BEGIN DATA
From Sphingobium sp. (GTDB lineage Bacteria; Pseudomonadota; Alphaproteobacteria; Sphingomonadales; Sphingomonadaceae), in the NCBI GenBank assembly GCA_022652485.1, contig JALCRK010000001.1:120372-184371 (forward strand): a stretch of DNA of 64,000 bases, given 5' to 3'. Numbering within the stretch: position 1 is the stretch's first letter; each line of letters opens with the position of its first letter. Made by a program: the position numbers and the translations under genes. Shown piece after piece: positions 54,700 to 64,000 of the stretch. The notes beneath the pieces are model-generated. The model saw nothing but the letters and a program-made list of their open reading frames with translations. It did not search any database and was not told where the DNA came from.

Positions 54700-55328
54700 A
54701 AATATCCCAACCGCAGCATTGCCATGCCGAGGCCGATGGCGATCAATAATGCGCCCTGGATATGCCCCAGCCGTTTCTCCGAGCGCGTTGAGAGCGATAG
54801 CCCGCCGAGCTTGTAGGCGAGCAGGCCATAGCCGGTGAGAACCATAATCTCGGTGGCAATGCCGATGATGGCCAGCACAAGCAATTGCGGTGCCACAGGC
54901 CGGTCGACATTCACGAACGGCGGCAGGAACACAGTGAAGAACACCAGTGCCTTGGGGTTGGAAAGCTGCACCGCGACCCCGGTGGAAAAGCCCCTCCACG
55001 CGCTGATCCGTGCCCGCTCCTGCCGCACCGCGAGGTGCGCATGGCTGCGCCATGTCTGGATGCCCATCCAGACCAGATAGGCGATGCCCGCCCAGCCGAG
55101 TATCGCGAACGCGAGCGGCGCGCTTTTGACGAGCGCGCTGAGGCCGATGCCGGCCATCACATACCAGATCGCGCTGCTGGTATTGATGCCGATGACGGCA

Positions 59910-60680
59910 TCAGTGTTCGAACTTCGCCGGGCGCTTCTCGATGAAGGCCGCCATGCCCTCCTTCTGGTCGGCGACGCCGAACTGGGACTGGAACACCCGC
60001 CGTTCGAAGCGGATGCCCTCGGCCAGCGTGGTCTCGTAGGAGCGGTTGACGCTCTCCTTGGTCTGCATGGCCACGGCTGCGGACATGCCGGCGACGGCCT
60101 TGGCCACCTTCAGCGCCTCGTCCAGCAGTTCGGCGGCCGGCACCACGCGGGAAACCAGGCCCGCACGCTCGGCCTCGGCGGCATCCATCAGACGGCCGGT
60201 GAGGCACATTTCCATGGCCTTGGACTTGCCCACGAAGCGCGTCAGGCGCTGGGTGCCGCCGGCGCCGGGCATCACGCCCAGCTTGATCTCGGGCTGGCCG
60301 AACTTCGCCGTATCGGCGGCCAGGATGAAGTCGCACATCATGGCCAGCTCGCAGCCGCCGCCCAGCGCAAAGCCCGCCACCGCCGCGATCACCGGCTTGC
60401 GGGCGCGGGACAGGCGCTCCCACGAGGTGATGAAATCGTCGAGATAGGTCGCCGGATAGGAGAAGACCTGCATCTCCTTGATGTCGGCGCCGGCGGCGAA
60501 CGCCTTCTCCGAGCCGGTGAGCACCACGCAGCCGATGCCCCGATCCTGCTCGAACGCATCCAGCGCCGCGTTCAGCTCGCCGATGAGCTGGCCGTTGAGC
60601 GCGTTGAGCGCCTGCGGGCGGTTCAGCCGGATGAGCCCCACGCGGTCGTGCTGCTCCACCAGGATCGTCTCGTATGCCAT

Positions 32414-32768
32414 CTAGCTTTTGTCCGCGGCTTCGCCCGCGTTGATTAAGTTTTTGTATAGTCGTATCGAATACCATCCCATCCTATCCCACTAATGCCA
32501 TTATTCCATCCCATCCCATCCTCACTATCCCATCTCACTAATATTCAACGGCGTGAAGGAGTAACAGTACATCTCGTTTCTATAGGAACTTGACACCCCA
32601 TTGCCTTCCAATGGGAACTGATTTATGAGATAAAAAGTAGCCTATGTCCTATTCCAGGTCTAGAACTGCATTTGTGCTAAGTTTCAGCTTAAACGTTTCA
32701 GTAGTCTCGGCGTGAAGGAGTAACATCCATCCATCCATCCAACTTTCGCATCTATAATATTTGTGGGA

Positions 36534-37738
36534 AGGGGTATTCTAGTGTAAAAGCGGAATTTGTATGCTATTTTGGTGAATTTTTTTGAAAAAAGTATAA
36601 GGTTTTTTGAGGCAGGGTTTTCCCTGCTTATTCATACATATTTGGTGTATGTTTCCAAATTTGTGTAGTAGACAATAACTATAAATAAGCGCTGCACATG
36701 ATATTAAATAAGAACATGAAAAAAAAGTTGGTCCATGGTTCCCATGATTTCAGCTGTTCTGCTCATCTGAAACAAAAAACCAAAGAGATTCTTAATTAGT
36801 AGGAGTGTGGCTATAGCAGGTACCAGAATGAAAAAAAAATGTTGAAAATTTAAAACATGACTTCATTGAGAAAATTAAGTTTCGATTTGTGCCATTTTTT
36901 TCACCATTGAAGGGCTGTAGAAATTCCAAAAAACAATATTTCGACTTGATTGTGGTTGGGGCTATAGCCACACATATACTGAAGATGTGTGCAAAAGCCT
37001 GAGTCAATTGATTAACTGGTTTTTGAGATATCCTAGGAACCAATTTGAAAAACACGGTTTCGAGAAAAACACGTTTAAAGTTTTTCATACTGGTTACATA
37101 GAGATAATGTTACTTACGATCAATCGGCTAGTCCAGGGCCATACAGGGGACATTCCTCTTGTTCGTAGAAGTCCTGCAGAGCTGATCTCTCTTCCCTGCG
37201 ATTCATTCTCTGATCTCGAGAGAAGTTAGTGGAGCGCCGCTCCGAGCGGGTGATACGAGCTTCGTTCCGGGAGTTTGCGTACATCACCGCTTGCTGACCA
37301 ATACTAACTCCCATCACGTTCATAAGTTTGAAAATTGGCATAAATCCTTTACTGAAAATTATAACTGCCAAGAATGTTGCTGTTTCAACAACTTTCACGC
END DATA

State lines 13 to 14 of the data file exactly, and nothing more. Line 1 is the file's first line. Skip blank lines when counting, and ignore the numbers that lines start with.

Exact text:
60201 GAGGCACATTTCCATGGCCTTGGACTTGCCCACGAAGCGCGTCAGGCGCTGGGTGCCGCCGGCGCCGGGCATCACGCCCAGCTTGATCTCGGGCTGGCCG
60301 AACTTCGCCGTATCGGCGGCCAGGATGAAGTCGCACATCATGGCCAGCTCGCAGCCGCCGCCCAGCGCAAAGCCCGCCACCGCCGCGATCACCGGCTTGC